Coattail effect

The coattail effect or down-ballot effect is the tendency for a popular political party leader to attract votes for other candidates of the same party in an election. For example, in the United States, the party of a victorious presidential candidate will often win many seats in Congress as well; these Members of Congress are voted into office "on the coattails" of the president.

This theory is prevalent at all levels of government. Popular statewide candidates for governor or senator can attract support for down ballot races of their party as well.

This is prevalent in the United Kingdom and Canada especially in a general election. People have a tendency to vote on the basis of a political party instead of the MP for their area.

This also refers to the phenomenon that members of the U.S. Senate or House of Representatives are more likely to be voted for on a year of the presidential election than a midterm.[1]

The "coattail effect" is not usually caused by popular candidates convincing swing voters to cast their ballots for their party, although this is not unheard of. Rather, the effect often stems from popular candidates driving voter turnout among their own party base, people who are likely to vote for down-ballot party candidates anyway.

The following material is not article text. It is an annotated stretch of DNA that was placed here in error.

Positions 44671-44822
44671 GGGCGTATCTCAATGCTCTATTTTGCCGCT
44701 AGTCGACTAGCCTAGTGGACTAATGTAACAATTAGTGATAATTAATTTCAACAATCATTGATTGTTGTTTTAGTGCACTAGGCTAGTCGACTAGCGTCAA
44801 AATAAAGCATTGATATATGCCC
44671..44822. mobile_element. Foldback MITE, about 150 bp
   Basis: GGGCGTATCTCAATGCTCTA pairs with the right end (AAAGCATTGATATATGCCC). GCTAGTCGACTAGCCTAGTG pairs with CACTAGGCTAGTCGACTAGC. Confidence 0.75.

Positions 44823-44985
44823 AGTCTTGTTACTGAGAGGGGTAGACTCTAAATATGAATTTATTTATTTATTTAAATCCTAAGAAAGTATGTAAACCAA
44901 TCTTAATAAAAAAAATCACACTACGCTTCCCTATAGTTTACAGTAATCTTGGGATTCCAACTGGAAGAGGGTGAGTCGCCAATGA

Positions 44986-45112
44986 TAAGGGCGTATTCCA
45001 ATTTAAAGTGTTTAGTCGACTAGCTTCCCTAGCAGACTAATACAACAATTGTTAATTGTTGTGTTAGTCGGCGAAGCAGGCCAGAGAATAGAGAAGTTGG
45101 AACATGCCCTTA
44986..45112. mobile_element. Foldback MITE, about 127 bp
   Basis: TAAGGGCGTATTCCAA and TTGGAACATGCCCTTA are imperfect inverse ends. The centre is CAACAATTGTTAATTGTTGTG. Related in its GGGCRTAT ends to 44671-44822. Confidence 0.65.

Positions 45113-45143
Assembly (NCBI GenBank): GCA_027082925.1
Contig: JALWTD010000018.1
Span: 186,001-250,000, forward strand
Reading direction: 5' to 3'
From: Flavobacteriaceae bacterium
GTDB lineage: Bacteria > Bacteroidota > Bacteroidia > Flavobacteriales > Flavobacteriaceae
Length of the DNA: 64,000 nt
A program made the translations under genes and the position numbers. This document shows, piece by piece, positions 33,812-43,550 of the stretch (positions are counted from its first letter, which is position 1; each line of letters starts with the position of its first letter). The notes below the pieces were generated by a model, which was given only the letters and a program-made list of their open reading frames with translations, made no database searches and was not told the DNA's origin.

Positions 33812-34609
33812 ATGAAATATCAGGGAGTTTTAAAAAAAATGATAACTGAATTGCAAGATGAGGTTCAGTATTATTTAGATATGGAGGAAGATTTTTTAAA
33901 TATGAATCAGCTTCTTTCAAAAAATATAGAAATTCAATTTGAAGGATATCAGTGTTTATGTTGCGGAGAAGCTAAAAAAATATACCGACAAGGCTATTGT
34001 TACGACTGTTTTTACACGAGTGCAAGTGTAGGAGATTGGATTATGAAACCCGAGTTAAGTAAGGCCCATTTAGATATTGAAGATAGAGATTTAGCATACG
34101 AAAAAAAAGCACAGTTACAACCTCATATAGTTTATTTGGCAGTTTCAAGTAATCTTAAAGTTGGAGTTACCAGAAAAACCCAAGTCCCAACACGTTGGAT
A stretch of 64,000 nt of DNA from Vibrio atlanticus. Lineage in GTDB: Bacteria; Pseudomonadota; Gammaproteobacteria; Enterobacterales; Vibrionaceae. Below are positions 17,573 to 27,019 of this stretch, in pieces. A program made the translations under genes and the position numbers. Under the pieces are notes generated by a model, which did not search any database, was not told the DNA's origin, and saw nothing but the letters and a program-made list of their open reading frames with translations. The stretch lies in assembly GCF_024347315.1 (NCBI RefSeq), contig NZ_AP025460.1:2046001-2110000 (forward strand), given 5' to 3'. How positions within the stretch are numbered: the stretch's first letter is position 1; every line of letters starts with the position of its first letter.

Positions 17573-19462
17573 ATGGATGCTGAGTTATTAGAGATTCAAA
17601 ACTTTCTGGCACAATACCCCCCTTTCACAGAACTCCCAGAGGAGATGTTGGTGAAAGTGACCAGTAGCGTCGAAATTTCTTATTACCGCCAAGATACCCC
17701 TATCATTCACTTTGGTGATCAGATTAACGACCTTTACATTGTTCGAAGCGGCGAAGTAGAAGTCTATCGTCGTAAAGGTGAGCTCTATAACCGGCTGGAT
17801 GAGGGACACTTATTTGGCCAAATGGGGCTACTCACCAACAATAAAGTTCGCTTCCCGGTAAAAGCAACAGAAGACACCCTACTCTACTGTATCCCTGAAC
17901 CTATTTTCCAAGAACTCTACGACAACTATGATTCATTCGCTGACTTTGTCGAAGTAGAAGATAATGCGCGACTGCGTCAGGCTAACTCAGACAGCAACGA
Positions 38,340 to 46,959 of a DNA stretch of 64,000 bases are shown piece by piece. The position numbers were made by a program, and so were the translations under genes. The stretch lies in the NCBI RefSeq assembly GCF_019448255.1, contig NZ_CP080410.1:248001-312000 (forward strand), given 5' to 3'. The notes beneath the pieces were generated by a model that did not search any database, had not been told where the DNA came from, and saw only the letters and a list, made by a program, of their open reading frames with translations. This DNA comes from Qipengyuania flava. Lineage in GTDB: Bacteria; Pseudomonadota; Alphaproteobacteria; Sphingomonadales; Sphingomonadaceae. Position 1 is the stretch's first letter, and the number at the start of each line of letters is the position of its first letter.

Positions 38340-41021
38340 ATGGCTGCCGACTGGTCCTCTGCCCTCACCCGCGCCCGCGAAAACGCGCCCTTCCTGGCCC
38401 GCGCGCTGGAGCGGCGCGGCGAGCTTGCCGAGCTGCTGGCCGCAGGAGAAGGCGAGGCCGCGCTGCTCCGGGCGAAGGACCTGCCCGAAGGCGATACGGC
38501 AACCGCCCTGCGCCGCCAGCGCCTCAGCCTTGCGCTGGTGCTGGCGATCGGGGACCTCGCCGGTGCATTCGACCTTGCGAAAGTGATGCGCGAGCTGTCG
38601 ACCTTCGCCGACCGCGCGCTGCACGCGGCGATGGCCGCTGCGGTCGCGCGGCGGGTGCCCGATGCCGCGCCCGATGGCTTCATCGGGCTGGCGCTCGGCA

The "coattail effect" has also been used to derogatorily describe the effect of Group Representation Constituencies (GRCs) in Singapore, where candidates for Parliament run on a party slate of 3 to 6 candidates. This allows weak candidates to get elected "riding on the coattails" of strong candidates on their slate.

Riding the coattails is a metaphor that refers to one who achieves some level of success or notability primarily through association with someone else.[2] This can often be used as a generic phrase for anyone that hangs onto another person as he or she forges ahead, without effort from the hanger-on.